MediaPunch / AP

Stephen Bannon was removed from the National Security Council yesterday in a surprise move that suggested the Trump team is turning on Bannon, the president's chief strategist and longtime ally. Here's what we know:

Bloomberg News' Jennifer Jacobs broke the story on Wednesday, noting Trump "reorganized his National Security Council" by removing Bannon.

Drudge Report bannered the Bannon news for most of the day yesterday: "BANNON LOSES POWER IN WHITE HOUSE SHAKEUP."

Trump was reportedly annoyed with the "President Bannon" narrative that emerged from the credit Bannon received for setting Trump's agenda, several associates told NYT. The NYT also pointed out that Bannon's nationalist agenda was hurting Trump.

"He didn't belong on the principals committee to begin with — doesn't really belong in the White House at all," said Representative Adam B. Schiff.

His removal was long-planned, per The Atlantic's Rosie Gray. A White House Official told her that Bannon's role was to "de-operationalize" the NSC from Susan Rice and that Trump had planned to remove Bannon since the beginning of his administration.

The narrative of a mutual decision between Bannon and the WH seems misleading, tweets POLITICO's Eiliana Johnson. "If Bannon was placed on NSC temporarily to 'deoperationalize' it (whatever that means), why wouldn't WH have said that at the outset?"

Bannon reportedly threatened to resign, several outlets noted. "If my talents aren't needed here, I can take them somewhere else," he reportedly said.

GOP mega-donor Rebekah Mercer tried to convince Bannon not to quit, arguing this move is part of a "long-term play," POLITICO reported. However, Bannon told POLITICO that news of his threats to resign are "total nonsense."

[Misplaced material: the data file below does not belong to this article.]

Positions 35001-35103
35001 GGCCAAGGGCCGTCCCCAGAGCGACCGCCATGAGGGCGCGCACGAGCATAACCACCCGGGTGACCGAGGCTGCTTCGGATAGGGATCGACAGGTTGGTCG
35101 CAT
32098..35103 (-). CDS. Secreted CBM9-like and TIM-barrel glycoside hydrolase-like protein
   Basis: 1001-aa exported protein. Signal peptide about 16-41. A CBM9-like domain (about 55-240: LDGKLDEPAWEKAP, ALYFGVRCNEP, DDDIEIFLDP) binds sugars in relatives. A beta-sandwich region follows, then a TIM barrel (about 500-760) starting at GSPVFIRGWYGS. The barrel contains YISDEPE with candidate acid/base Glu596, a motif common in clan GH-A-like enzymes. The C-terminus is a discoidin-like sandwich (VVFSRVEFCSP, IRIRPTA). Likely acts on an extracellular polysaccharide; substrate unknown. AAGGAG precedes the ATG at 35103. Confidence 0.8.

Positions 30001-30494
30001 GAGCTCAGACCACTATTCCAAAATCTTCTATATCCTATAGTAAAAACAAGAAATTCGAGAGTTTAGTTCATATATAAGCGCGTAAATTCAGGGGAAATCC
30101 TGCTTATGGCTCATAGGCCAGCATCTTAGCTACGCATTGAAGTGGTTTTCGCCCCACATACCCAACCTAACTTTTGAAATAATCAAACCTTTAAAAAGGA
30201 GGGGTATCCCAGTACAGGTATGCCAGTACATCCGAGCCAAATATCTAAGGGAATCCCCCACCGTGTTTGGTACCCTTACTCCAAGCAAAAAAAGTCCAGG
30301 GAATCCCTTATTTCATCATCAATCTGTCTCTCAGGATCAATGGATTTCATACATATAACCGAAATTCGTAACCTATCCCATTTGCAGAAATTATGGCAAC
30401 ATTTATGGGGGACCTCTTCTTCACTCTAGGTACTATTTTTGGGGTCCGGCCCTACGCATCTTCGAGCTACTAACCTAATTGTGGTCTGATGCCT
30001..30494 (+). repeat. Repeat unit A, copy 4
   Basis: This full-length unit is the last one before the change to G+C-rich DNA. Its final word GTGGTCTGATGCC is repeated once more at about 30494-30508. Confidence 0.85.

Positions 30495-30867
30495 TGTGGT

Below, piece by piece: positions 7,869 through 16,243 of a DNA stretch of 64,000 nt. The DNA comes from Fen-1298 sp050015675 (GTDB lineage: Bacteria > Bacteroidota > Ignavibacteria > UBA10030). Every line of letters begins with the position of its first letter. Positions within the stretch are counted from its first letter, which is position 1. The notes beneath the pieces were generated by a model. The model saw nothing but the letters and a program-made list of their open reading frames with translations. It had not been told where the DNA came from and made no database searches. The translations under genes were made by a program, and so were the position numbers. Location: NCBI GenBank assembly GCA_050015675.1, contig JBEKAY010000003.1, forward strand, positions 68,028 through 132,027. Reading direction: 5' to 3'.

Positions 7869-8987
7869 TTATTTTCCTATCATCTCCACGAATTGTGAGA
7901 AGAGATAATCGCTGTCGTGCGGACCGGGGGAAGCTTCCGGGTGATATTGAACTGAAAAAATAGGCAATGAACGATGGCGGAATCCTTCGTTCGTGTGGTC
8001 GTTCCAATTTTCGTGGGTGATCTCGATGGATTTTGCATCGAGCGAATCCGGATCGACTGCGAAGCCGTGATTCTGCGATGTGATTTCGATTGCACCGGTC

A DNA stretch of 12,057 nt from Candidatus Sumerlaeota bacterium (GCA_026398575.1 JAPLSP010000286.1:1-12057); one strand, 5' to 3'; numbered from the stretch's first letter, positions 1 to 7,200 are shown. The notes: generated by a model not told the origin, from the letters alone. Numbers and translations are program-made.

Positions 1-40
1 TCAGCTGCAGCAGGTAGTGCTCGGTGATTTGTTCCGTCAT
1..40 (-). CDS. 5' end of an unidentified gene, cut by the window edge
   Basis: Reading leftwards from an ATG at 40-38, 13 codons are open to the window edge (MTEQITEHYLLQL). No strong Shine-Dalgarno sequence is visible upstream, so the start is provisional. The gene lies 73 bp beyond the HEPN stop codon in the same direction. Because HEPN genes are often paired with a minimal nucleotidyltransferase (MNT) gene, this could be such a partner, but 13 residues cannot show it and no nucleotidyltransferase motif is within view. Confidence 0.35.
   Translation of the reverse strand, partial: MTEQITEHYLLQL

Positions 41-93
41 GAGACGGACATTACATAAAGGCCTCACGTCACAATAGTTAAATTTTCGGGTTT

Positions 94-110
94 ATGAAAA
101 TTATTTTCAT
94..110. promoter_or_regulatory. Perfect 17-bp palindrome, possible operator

One Republican close to Bannon said, per Fox News:

It hasn't all been fun, and I know he's been frustrated.

Jared Kushner could have helped remove Bannon from the NSC, according to POLITICO. Kushner had reportedly complained about Bannon and his desire to "deconstruct the government," which he thought was hurting Trump.

"Bannon has pushed Trump toward a more isolationist policy that holds an especially dark view of the Muslim world," and his nationalistic views have made him an easy target for White House critics, writes the LA Times.

What this says about the White House: Trump and his administration are moving away "from the more hard-line ideological bent of Bannon," per CNN.

"Overall, if the thrust of all of these changes is that Steve Bannon has been removed from the NSC and the principals committee and replaced by Dina Powell... that may show you that the White House is heading in a slightly different direction in terms of decision-making," said John B. Bellinger III, George W. Bush's former legal advisor to the NSC, to WaPo.

Go deeper

44 mins ago - World

"I stood up for that": Pope Francis voices support for same-sex civil unions

Pope Francis at St. Peter's Basilica in Vatican City. Photo: Vatican Pool - Corbis/Corbis via Getty Images

Pope Francis voiced his support for same-sex civil unions for the first time as pope in the documentary “Francesco,” which premiered Wednesday at the Rome Film Festival, per the Catholic News Agency.

Why it matters: The pope’s remarks represent a break from the position of the Roman Catholic Church, which has long taught that homosexual acts are “intrinsically disordered" and contrary to natural law.

2 hours ago - World

Countries waiting to see if Trump wins before moving on Israel normalization

The delegation lands at Israel's Ben Gurion airport. Photo: Jack Guez/AFP via Getty

The White House is attempting to leverage momentum from Israel's normalization deals with Bahrain and the UAE to get more Arab countries on board before the U.S. election.

Driving the news: President Trump wants Sudan's removal from the U.S. state sponsors of terrorism list to be accompanied by a pre-election announcement on Israel.

Poll: 92% of battleground state voters are "extremely motivated to vote"

Voters stand in line at the Metropolitan Multi-Services Center in Houston, Texas, on Oct. 13. Photo: Mark Felix for The Washington Post via Getty Images

91% of likely voters nationally say they are "extremely motivated to vote," including 92% in battleground states Arizona, Florida, Michigan, North Carolina, Pennsylvania and Wisconsin, according to a Change Research/CNBC Poll.

Why it matters: The 2020 election could see record-breaking levels of voter turnout. Voters last week cast ballots at nearly five times the rate they did at this point in the 2016 election, per the U.S. Elections Project. Over 39 million ballots have been cast in early voting states as of Wednesday.